Whistleblowing, if rooted at all levels of the company and properly protected, fosters free communication within the organisation, whether public or private, greater participation in its progress and proper implementation of the internal control system.

To best manage this important corporate compliance tool, the whistleblowing system needs to be:

  • Easily accessible and usable;
  • Ensures the protection of each whistleblower;
  • Ensures the monitoring and management of reports;
  • Provides for prompt action in response to a whistleblowing.

The Italian legal system

The Italian legal system protects employees who report wrongdoing of which they become aware in the performance of their duties. The protection of employees who report irregularities is achieved, in particular, through the rules introduced by Article 54-bis of Legislative Decree No. 165 of 2001, inserted by Article 1, paragraph 51, Law No. 190 of 6 November 2012 and amended by Article. 31, paragraph 1, Decree-Law No. 90 of 24 June 2014, converted, with amendments, by Law No. 114 of 11 August 2014, as in force today following the substantial amendments made by Article 1, paragraph 1, Law No. 179 of 30 November 2017 (source: Ministry of Justice).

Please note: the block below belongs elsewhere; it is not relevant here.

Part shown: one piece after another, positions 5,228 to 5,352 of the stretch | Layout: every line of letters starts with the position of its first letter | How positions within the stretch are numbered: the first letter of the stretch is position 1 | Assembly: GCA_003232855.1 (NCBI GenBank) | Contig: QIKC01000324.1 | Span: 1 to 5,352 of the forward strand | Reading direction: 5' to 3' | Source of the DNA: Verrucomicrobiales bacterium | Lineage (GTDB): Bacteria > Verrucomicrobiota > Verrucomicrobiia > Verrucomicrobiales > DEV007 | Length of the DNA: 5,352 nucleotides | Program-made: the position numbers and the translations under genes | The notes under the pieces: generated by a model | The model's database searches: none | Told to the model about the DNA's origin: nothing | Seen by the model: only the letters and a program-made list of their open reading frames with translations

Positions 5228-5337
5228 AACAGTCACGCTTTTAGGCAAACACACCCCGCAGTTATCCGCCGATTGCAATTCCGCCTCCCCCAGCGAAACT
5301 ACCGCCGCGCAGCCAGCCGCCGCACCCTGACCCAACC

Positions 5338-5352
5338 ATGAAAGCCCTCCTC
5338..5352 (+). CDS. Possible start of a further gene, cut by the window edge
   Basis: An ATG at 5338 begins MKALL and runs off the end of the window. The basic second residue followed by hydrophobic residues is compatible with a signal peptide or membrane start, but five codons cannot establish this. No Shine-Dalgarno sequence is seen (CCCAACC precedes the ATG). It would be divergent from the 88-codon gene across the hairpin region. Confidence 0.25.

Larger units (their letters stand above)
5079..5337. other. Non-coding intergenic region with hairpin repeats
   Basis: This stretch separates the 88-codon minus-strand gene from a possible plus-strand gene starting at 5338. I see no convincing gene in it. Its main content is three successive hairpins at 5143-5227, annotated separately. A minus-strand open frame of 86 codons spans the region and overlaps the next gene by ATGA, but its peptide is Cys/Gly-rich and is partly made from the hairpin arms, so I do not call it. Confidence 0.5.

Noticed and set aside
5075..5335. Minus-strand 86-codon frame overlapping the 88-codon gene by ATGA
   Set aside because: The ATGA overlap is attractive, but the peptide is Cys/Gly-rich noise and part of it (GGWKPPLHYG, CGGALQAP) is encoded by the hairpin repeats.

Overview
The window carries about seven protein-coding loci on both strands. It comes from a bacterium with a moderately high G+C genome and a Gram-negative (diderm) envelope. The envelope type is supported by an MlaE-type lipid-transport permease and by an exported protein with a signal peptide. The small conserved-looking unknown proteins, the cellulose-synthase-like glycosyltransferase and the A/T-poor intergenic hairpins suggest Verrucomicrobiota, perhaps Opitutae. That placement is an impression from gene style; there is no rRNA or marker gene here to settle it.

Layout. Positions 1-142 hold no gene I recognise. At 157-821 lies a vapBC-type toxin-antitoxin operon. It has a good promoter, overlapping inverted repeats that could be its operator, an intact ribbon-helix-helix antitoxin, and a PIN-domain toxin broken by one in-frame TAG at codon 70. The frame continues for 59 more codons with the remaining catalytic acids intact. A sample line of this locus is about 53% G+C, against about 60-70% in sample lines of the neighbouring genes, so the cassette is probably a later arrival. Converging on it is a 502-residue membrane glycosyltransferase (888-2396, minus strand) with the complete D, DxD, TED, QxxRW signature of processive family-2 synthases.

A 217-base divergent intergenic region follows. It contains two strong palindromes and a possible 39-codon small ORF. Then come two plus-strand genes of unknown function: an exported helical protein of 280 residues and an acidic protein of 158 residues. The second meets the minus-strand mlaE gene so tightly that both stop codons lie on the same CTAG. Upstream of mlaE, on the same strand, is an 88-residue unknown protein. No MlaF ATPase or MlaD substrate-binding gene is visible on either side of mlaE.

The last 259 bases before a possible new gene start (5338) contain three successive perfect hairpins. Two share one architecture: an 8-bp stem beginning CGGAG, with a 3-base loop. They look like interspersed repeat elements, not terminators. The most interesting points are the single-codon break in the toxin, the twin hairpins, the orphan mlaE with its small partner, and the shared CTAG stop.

The European Directive

The European Directive on whistleblowing came into force on 16 December 2019, with the aim of providing whistleblowers with equal protections in all member states, harmonised across sectors, introducing common rules that require the adoption of confidential, secure reporting channels that provide effective protection, as well as safeguards in case of possible retaliation.